As a follow on to my social profiles post I’m adding more images to help examine the way in which users find each other on a given social network. Billions of dollars have been made solving the search for content problem, but for the most part finding people is still a fairly tedious task. Most networks like Facebook, LinkedIn or Twitter depend on you having some other type of relationship. For example, you might already be friends or coworkers and then send a friend request with Facebook or LinkedIn. I might discover your twitter account because I found your link or because you happened to come through via a trending topic etc. Facebook does offer a recommended friends feature now which occasionally finds someone that I know.
Niche social networks face a very difficult challenge when it comes to user discovery. Much of the user to user interactions on such networks are serendipitous. I find someone interesting by chance because their photo was on the home page and I happened to notice that we share interests. Perhaps I found one of their blogs posts interesting or someone I follow is following them and a by chance clicked on a profile photo.
The most common method of arranging users on a main member page include featured, recent, newest, popular, most active, most recently updated, most recently commented and alphabetical. These pages will typically include paging. I find it amusing that MySpace includes paging – try getting to the end of hundreds of millions of users 20 people at a time. Popular and active are interesting methods of sorting in that they rely on a typically unknown algorithm to determine ranking. What makes you active? What makes you popular? Can a user game those systems to ensure they show up near the top?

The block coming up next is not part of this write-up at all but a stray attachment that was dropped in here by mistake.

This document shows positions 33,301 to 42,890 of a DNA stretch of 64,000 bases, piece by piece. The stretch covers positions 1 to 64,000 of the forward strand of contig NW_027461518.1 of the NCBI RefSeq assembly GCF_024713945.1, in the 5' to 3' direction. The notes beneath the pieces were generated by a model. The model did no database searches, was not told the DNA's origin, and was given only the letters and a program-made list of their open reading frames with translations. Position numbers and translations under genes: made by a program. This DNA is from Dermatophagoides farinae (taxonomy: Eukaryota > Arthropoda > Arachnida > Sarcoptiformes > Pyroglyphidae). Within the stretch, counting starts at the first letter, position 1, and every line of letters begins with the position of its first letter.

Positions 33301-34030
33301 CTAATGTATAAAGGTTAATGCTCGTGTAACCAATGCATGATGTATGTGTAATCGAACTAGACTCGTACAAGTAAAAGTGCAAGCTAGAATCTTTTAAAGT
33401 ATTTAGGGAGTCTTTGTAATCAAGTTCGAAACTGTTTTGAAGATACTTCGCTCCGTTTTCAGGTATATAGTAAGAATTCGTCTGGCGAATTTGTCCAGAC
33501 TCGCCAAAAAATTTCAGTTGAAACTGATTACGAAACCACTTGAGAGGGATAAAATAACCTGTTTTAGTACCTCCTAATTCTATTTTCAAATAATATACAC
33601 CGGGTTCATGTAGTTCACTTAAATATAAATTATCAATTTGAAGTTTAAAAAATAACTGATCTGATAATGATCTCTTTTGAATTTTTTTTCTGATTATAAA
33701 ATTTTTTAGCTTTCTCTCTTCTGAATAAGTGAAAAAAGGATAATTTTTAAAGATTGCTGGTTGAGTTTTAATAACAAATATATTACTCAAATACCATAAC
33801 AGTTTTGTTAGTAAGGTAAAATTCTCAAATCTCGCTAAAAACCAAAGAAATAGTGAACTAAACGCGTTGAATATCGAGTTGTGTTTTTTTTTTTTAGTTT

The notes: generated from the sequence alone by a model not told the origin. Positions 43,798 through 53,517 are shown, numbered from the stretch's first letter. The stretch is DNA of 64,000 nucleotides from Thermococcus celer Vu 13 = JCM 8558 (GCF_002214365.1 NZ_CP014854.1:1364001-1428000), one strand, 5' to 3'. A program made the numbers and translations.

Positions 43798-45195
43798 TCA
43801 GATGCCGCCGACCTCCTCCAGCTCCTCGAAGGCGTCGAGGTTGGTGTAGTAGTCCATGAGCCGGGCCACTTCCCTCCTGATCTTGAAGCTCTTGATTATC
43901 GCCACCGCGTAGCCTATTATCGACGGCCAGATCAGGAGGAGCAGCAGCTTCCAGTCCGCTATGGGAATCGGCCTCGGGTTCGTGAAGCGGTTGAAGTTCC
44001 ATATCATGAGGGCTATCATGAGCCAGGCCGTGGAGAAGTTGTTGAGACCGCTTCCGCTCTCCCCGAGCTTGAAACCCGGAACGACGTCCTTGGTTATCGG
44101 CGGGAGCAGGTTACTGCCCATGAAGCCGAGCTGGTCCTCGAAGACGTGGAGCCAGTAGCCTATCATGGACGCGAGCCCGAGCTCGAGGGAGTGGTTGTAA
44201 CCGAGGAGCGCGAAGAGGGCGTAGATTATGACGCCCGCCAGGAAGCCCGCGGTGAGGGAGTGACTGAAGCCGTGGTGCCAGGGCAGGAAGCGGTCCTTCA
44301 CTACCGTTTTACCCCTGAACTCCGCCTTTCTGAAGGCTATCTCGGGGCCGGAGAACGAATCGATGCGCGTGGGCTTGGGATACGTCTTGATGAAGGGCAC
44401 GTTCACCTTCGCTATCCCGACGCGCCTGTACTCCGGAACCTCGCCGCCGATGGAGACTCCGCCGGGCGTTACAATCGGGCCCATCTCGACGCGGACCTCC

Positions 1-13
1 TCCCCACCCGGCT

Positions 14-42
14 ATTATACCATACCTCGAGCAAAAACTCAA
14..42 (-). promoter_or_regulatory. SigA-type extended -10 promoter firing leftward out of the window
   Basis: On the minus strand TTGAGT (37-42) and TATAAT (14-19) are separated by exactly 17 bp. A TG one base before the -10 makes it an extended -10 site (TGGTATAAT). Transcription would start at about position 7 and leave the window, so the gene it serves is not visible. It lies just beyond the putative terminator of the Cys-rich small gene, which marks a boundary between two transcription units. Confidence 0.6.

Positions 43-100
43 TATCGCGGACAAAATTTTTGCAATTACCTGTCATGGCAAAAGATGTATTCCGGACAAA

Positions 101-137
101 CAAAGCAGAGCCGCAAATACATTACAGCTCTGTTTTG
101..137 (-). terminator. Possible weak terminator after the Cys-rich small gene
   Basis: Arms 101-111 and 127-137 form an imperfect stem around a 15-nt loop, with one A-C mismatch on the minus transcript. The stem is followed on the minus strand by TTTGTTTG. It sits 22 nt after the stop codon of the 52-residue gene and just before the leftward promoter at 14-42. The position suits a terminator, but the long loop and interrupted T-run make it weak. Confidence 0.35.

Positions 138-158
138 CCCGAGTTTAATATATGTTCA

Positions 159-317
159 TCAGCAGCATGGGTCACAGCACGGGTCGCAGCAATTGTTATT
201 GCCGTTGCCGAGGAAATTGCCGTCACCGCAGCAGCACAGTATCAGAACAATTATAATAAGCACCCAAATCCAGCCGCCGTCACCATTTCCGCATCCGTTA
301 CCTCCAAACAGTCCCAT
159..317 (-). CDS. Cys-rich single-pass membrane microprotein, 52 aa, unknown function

HumbleVoice includes “Today’s Friendliest”. That is a fun one most likely calculated based on the number of friends the user managed to acquire that day. It would be really cool if it could measure your attitude. I’d like a site that showed biggest jerk, nicest hair, etc. Base it off of their web presence and automatically make judgements about the user.
Mixx gives their users badges. They reserve a specific section of their member search page to display users with specific achievements. By doing so, if users care to show up on that page, they encourage gaming of the system in a positive way. For users that want to be popular or show up on that page there is then a prescribed method for gaming the system to move to the top, but by doing so it benefits Mixx.
The smaller networks that focus on a specific niche – bird watching, scrapbooking, mountain biking, baking, etc usually don’t have the kind of cash flow required to develop sophisticated search systems. Most often they are at the mercy of the platform they are using. Whatever is built in is what they get. Some are better than others. I’m not sure I have a great solution in this space. I’m including screen captures of various user searches from the sites I’ve examined.
As a side note Tatemae (I and Joel) are working on a user recommender that will analyze a user’s online presence and use it to help you find people who might be of interest. I don’t know how well it will work, but Joel’s really smart so I expect it to be fabulous.
Here’s the pictures: